America's Five Best Football Towns
|The Grove, Ole Miss (Ken Lund/Flickr)|
The cool, crisp air of autumn ushers in ripening apples, blazing foliage, and an American obsession: football. All across the country football-mad universities celebrate game day with tailgate parties, family cookouts, and traditional and sometimes mystifying rituals. It’s not just a heartland phenomenon for diehard college fans; game day in America’s NFL cities has a way of bringing together a crazy quilt of humanity from all strata of life. In coming up with this list, we worked with two basic criteria: 1) Where is football the most, well, football-iest—where is the game built into the bricks, pumped into the water, and part of the air you breathe? 2) Which football towns are also equally intriguing destinations on their own, with plenty to offer the non-rabid football fan in the family? Here is what we came up with:
Green Bay, Wisconsin
This small city of 100,000 people has a big appetite for football, and rightly so: It’s been home to the Green Bay Packers professional football team for nearly a century. Established in 1919 and named for the local Acme Packing meatpacking company, this is one storied franchise, winner of 13 world championships and hallowed home to such football giants as coach Vince Lombardi and quarterback Brett Favre. If just being on the Packers’ home turf, Lambeau Field, doesn’t sate your Packers obsession, stroll over to the Green Bay Packers Hall of Fame, 25,000 sq. ft. of trophies, statues, and assorted Packer-obilia. Of course, not everyone who visits Green Bay is a Cheesehead (aka, diehard Packers fan)—fortunately this bayside football town has plenty of other diversions, including the sprawling Green Bay Botanical Gardens and the National Railroad Museum.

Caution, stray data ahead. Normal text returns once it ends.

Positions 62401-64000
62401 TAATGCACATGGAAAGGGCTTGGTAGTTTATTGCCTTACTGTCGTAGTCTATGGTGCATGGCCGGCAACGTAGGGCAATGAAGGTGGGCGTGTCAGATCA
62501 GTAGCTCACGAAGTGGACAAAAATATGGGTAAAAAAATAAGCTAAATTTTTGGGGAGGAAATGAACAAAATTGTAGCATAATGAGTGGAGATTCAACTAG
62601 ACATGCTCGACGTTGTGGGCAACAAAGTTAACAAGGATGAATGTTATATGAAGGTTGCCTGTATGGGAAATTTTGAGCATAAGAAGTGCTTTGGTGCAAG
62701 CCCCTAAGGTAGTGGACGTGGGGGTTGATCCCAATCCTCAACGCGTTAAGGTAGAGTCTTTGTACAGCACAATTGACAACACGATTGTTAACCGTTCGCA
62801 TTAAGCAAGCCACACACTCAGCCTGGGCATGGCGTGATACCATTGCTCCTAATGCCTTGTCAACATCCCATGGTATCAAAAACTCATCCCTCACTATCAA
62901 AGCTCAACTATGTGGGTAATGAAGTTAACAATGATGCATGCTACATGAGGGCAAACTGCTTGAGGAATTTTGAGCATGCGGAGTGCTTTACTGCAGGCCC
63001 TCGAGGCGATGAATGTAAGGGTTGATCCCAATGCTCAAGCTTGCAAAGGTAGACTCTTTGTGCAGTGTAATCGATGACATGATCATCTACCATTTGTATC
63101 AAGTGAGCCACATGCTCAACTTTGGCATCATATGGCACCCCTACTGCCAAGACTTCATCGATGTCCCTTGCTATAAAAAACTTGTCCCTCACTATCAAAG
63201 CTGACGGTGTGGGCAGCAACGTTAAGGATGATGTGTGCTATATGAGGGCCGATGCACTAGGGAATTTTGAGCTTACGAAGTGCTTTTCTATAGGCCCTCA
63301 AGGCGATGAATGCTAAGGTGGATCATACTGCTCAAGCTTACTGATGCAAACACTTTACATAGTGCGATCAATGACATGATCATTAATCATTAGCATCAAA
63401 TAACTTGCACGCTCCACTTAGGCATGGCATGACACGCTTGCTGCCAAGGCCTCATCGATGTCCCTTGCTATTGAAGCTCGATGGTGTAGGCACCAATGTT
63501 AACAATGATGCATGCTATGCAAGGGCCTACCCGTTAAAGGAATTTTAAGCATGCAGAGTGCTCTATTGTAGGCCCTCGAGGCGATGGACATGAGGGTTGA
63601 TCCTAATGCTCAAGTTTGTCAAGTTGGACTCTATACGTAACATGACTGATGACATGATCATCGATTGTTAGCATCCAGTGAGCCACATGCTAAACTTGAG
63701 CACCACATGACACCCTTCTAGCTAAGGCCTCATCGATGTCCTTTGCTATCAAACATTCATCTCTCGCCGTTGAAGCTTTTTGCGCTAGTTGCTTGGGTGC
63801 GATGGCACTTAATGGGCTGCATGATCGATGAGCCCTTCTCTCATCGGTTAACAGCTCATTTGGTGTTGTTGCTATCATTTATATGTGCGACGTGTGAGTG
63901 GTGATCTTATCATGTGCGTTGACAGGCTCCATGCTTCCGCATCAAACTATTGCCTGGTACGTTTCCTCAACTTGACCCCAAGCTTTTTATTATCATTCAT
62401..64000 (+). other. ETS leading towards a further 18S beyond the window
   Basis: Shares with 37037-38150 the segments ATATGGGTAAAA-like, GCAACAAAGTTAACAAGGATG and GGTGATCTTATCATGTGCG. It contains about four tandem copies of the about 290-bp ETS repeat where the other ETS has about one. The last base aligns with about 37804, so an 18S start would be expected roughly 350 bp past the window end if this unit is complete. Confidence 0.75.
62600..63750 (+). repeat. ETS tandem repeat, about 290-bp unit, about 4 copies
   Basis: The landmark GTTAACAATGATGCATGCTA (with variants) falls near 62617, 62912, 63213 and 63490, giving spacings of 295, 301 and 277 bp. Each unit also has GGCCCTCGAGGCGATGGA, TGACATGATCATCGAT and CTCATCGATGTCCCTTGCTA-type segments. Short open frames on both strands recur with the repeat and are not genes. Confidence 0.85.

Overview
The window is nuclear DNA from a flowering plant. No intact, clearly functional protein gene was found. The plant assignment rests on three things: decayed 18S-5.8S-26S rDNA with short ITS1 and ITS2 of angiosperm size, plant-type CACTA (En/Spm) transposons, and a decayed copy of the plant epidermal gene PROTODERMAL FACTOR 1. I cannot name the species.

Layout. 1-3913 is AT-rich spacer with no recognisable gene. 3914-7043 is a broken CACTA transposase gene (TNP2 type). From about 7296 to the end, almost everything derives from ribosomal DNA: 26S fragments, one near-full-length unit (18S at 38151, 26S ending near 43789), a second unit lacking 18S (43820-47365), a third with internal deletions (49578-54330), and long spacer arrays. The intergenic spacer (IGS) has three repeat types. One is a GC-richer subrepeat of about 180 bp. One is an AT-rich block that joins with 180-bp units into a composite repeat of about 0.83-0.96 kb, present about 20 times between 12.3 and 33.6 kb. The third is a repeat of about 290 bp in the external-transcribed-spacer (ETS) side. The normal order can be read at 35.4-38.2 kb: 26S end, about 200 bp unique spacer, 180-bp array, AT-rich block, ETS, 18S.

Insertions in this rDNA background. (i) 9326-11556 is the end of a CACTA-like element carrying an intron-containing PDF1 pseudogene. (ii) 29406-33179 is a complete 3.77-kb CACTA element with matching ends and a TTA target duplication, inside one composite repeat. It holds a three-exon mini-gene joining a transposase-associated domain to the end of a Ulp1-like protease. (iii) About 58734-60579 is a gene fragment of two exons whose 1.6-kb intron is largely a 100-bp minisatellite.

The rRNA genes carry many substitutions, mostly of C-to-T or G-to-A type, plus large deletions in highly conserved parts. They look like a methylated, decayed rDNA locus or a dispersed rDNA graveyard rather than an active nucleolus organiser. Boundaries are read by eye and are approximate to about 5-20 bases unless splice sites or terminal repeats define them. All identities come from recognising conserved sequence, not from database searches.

It’s a match made in antebellum heaven: The stately white-columned campus of “Ole Miss” (the University of Mississippi) and the magnolia-scented town of Oxford. This football town embodies the flavors of the Deep South, from the colonnaded county courthouse to the oak-lined home of native son William Faulkner. Established in 1844, the campus of Ole Miss shares the town’s honey-dripping countenance—except on game day, when the Rebels take to the field at Vaught-Hemingway Stadium. This town is so football obsessed that the number worn by former Rebels quarterback Archie Manning (#18) is now the official campus speed limit. Tent-hopping during tailgating parties in “the Grove” is legendary, where some 25,000 fans mingle in 10 acres of lush green beneath a canopy of oak and magnolia trees and fill up on classic Southern food and drink before the big game.
Details mentioned in this article were accurate at the time of publication